Five minutes with Maritza Martinez-Guerrero, associate vice president for Government and Community Relations, and director for the Office of Community Relations and Economic Development, University of Central Florida

Maritza Martinez-Guerrero is associate vice president for Government and Community Relations, and director for the Office of Community Relations and Economic Development at UCF. A strategic and trusted public affairs executive, with more than 15 years of experience strengthening internal and external stakeholder relations in higher education. Over the years, she has represented the University on numerous boards and community-wide efforts, and currently serves on the boards of the National Entrepreneurship Center, Heart of Florida United Way, National Center for Simulation, Team Volusia, the Winter Park Health Foundation, and the Seminole County Chamber. Maritza received her bachelor’s, master’s and MBA from UCF.

Martinez Guerrero headshot 3

When did you first get interested in higher education as a career?

I realized while in graduate school (the first time) a role in higher education was a viable career thanks to already being employed at UCF, a great higher ed institution and employer, and having a great mentor, and executive champion in my leader at the time (~2003), Helen Donegan.  My time in graduate school coincided with a university re-alignment that resulted in the creation of a new division devoted to external affairs, and the appointment of my leader as its inaugural vice president.  External affairs as a field had captivated me, and I was fortunate to be part of the growing external affairs division, and a supportive leader. Fast forward to present day and it’s been a great journey first as part of the Hitt administration (under which Helen served as vice president), and for the past 2+ years, as part of the Cartwright administration (under vice president for Government and Community Relations Janet Owen). It has been a privilege to have a front-row seat to all the milestones (the stadium, the establishment of the college of medicine, the downtown campus, etc.) that have positioned the University of Central Florida for success and even greater accomplishments for the next 50 years!  Under the stewardship of President Cartwright, I have no doubt UCF will become a Top 50 Public Research University and a designated preeminent university by the State University System of Florida by 2027, and Top 25 (Public Research University) by 2033 (just in time for UCF’s 70th anniversary!).

Why are higher education institutions so important to the community? 

Higher education institutions are important to the community (and society!) because they advance knowledge creation, promote and support civil discourse, fuel the talent pipeline (workforce), produce an educated citizenry, add to the cultural and artistic fabric of the communities they serve and beyond. Think — rocket scientists, teachers, nurses, game designers, performers, civic and civil servants, doctors, lawyers, dreamers, builders, communicators, entrepreneurs, and everything in between is made possible by higher education institutions. 

Higher education institutions are also an important economic engine: powering research and the creation of IP, commercialization, innovation and job creation.  And as it relates to dramatically increasing the earning potential of individuals — the evidence is overwhelming.  As cited by the Association of Public and Land-grant Universities (APLU), “bachelor’s degree holders are half as likely to be unemployed as their peers who only have a high school degree and they make $1.2 million in additional earnings on average over their lifetime.”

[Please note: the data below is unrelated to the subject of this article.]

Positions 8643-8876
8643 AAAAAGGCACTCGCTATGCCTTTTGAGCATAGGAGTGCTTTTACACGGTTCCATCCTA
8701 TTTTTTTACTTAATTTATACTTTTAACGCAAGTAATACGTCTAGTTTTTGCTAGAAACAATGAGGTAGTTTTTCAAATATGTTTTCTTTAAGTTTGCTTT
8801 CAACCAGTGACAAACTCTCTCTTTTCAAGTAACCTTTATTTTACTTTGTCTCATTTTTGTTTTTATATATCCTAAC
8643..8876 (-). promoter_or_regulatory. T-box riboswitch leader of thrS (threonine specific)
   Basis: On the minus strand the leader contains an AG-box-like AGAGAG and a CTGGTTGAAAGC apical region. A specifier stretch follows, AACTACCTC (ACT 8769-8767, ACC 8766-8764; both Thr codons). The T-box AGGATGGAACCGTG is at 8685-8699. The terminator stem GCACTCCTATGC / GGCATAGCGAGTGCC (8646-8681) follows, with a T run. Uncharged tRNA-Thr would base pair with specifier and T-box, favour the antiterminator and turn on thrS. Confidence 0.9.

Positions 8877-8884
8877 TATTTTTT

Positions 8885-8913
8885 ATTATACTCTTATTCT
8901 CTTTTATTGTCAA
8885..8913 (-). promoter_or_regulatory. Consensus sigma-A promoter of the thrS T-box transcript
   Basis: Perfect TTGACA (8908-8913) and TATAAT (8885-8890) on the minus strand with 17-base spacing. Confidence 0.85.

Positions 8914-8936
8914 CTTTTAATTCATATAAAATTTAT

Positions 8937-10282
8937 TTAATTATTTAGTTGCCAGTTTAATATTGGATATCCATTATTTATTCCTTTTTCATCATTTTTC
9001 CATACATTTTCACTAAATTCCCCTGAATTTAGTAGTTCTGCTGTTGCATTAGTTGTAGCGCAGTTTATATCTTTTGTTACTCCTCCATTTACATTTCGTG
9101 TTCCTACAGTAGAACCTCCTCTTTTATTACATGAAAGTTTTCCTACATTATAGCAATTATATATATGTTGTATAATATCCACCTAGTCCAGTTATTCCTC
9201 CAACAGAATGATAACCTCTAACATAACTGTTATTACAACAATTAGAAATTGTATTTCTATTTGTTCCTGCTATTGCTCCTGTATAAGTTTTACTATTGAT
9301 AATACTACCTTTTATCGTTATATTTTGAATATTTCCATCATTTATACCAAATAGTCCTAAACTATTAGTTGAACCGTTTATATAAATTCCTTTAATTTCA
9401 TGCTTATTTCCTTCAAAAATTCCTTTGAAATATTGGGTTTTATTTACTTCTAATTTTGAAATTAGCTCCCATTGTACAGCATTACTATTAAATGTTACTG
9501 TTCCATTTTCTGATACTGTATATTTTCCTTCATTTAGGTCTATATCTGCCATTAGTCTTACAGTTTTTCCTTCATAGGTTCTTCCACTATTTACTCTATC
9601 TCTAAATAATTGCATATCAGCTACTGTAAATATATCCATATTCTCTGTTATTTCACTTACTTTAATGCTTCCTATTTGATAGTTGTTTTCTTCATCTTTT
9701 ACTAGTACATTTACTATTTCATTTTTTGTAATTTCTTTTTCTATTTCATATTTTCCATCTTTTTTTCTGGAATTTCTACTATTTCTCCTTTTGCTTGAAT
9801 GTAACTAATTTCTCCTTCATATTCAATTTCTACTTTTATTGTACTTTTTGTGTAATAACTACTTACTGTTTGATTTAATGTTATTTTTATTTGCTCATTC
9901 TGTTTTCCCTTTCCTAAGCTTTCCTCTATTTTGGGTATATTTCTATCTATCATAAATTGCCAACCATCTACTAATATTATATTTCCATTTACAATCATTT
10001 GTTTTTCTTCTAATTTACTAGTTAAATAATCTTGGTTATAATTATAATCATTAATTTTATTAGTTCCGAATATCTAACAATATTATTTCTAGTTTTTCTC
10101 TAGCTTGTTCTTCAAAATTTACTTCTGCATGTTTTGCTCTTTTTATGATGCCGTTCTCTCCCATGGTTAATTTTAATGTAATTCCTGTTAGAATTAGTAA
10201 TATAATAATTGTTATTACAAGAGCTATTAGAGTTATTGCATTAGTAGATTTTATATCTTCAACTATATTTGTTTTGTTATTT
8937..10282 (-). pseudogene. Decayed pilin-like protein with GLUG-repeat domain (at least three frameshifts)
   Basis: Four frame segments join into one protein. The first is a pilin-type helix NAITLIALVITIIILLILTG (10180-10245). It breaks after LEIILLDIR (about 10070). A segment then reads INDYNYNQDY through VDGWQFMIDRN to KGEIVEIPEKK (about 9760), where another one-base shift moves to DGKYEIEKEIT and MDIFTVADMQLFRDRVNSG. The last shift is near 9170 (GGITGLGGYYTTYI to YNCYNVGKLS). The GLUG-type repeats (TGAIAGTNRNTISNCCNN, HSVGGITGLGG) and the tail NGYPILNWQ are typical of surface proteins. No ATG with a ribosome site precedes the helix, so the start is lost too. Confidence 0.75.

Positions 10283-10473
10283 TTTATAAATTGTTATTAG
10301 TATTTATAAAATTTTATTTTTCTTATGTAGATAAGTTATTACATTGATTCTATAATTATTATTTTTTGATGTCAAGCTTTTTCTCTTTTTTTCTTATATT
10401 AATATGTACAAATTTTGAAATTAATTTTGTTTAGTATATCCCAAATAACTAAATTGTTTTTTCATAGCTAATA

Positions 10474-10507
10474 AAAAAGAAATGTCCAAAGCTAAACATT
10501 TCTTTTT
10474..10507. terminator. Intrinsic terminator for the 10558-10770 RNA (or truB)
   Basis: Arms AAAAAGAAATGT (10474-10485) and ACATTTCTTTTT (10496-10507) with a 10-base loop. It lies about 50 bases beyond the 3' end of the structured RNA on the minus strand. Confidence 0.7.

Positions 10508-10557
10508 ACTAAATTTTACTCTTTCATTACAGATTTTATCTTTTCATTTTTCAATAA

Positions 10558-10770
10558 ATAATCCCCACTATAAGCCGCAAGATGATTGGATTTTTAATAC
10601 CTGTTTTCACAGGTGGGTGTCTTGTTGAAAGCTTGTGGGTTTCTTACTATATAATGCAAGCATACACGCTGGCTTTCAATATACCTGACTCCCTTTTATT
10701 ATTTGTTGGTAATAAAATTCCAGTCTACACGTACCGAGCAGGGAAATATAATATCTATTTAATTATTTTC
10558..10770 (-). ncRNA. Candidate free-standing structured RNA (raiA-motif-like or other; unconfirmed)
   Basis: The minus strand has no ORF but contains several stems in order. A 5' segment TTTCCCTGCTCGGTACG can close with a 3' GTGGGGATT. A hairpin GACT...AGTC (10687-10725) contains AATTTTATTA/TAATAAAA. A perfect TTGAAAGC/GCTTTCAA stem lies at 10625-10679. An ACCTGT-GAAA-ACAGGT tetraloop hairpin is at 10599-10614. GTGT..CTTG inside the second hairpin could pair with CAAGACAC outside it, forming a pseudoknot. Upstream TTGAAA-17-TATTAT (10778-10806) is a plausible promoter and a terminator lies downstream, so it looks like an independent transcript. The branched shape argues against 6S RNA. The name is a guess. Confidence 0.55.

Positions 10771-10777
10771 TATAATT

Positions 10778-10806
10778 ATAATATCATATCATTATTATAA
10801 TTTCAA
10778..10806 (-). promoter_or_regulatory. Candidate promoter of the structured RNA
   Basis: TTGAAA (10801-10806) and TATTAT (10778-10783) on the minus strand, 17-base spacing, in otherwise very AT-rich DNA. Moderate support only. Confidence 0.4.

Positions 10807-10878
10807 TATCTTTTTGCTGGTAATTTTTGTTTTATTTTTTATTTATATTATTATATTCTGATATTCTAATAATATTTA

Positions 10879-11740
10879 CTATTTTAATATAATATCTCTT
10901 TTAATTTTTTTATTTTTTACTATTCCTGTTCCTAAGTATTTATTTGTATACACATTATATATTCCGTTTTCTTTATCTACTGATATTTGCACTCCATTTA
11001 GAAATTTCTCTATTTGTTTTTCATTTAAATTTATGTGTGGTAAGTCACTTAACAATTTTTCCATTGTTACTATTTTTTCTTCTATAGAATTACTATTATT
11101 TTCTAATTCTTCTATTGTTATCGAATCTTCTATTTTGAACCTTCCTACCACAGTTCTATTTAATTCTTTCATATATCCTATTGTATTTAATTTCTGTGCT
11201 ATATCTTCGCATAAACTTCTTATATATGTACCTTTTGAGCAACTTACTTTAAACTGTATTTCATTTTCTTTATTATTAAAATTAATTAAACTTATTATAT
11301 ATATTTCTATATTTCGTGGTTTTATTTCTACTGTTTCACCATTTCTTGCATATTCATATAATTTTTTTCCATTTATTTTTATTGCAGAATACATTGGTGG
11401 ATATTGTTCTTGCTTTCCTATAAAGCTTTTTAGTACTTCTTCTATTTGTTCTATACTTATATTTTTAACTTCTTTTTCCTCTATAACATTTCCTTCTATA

What is the most rewarding aspect of your job? 

I enjoy many aspects of my job.  I will highlight my top three:

(1) As a first-generation college student, I *get* to work for and represent THE university that gave me the opportunity to earn my bachelor’s degree.  As we know, education lifts lives and livelihoods and the effect my education has had has been transformational not just for me as an individual but for my immediate and extended family, and community.

(2) Connecting industry partners, business leaders, area non-profits, and Central Florida stakeholders to our physical and intellectual assets to make sure they are fully leveraged. President Cartwright likes say that UCF is “of” the community, and I get to advance a piece of that by connecting our community with black and gold resources every day! And,

(3) Getting Knights employed!  Ha! Connecting businesses and industry partners to our different colleges via my Career Services and Experiential Learning colleagues, career coaches, and one-on-one introductions. On average, UCF graduates 18,000 students per year – or as I like to call them — inspired members of the workforce. A point of pride of ours is that approximately ~73% of the students we graduate stay in Central Florida, and about 90% stay in the state.  While there is always room for improvement (what’s the deal with that 10%! Ha!), our region does a good job of retaining the talent produced here in our market.

What advice would you give other women who are interested in careers in public/community affairs?

I would say identify the industry or sector you would like to represent.  Engage with related professional organizations to learn best practices, emerging trends, relationship-build with thought leaders and decision-makers in the field. These efforts will likely position you to be in-the-know when opportunities arise.  Understand that your relationships and reputation are your currency.  Be impeccable with your word, aim to help others win, be a credit philanthropist.